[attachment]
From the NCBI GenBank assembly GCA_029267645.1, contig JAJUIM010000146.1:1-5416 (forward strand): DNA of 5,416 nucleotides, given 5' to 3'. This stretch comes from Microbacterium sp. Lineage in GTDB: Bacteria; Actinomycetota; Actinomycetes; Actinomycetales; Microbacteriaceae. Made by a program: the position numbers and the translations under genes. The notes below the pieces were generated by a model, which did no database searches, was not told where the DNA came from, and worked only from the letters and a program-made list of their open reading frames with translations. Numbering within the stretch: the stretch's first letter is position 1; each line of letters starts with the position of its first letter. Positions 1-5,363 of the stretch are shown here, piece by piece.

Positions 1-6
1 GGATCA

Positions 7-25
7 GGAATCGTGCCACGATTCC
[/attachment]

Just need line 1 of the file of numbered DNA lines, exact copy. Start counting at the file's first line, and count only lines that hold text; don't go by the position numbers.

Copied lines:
From the NCBI GenBank assembly GCA_029267645.1, contig JAJUIM010000146.1:1-5416 (forward strand): DNA of 5,416 nucleotides, given 5' to 3'. This stretch comes from Microbacterium sp. Lineage in GTDB: Bacteria; Actinomycetota; Actinomycetes; Actinomycetales; Microbacteriaceae. Made by a program: the position numbers and the translations under genes. The notes below the pieces were generated by a model, which did no database searches, was not told where the DNA came from, and worked only from the letters and a program-made list of their open reading frames with translations. Numbering within the stretch: the stretch's first letter is position 1; each line of letters starts with the position of its first letter. Positions 1-5,363 of the stretch are shown here, piece by piece.